Anne O'Brien uses first-person narrative to take us deep within the troubling world of this amazing woman. It took me a little while to warm to Constance’s often cynical view of those around her. A deeply flawed character, it’s hard not to judge her against modern standards until we learn why she behave as she does.

Evocative and captivating, this wonderfully researched book is a good example of why we need historical fiction to ‘fill in the gaps’ of the historical record. On the face of it, Constance deserves everything she gets (and loses), yet we feel her frustration of having to watch from the sidelines of what is very much a man’s world.

I particularly liked the used of the tapestry of the title to provide threads of gold and silk which run through the narrative, reminding us that, even in the hardest times, this is a world of royal privilege.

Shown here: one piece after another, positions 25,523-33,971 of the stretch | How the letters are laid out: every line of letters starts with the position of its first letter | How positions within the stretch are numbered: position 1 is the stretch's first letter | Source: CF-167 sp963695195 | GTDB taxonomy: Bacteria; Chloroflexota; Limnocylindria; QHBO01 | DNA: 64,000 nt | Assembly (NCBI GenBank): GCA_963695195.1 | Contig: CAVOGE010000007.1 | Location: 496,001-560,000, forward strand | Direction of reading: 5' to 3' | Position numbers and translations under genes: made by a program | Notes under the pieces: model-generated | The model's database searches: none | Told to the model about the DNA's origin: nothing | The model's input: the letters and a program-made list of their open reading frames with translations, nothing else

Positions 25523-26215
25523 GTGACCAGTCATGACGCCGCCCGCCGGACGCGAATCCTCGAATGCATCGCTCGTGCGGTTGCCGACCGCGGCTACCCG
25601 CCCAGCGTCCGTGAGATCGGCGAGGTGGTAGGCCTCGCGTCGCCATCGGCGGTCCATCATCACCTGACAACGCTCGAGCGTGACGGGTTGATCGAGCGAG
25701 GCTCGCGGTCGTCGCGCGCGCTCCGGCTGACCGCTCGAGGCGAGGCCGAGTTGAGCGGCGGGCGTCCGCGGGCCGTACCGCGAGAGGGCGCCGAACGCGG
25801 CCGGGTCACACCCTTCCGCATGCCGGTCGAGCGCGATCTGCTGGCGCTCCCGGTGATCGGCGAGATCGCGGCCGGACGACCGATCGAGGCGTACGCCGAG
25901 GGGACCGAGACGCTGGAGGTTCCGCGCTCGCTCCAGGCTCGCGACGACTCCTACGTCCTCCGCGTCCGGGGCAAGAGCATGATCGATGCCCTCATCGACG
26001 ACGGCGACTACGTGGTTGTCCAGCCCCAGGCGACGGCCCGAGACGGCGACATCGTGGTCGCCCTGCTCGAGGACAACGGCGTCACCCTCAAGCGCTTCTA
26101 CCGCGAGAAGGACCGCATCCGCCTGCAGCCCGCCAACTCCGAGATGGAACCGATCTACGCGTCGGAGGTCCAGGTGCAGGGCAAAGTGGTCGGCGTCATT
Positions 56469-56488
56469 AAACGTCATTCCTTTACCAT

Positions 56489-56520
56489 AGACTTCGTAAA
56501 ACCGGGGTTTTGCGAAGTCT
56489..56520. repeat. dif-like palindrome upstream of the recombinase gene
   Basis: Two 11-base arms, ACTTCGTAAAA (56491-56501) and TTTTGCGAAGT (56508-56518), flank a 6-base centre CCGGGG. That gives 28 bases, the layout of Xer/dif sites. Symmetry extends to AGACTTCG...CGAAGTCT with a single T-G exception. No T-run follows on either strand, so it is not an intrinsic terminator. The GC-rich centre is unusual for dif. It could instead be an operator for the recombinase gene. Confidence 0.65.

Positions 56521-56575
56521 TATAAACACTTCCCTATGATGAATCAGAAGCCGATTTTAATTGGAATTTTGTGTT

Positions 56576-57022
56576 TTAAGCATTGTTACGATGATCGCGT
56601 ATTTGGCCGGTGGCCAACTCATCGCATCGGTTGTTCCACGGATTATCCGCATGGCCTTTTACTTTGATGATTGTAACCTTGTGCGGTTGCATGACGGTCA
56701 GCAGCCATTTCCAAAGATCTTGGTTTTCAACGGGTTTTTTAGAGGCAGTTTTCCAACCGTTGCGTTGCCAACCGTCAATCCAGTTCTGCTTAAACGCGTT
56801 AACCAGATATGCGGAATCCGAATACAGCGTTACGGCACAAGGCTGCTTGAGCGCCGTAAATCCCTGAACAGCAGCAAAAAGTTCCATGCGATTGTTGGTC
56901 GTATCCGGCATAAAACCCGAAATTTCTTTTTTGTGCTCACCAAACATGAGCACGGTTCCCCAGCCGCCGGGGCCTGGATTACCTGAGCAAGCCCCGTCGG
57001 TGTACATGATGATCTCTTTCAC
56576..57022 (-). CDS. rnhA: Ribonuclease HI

This is the tenth historical fiction novel from Anne O'Brien. I have read them all, and in my view this is the best so far. Highly recommended.

Tony Riches

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About the Author

Anne O’Brien was born in West Yorkshire. After gaining a BA Honours degree in History at Manchester University and a Master’s in Education at Hull, she lived in East Yorkshire for many years as a teacher of history. She now lives with her husband in an eighteenth-century timber-framed cottage in the depths of the Welsh Marches in Herefordshire, on the borders between England and Wales, where she writes historical novels. The perfect place in which to bring medieval women back to life. Find out more at Anne's website  http://www.anneobrien.co.uk/ and find her on Facebook and Twitter @anne_obrien